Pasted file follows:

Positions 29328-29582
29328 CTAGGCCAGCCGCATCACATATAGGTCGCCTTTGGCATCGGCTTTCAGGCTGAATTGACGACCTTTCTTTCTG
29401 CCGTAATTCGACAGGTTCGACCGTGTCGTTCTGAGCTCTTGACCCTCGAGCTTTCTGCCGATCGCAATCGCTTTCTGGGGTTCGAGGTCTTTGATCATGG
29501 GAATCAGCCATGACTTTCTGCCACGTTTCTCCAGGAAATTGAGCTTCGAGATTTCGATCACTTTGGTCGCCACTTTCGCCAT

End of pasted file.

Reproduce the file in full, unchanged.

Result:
Positions 29328-29582
29328 CTAGGCCAGCCGCATCACATATAGGTCGCCTTTGGCATCGGCTTTCAGGCTGAATTGACGACCTTTCTTTCTG
29401 CCGTAATTCGACAGGTTCGACCGTGTCGTTCTGAGCTCTTGACCCTCGAGCTTTCTGCCGATCGCAATCGCTTTCTGGGGTTCGAGGTCTTTGATCATGG
29501 GAATCAGCCATGACTTTCTGCCACGTTTCTCCAGGAAATTGAGCTTCGAGATTTCGATCACTTTGGTCGCCACTTTCGCCAT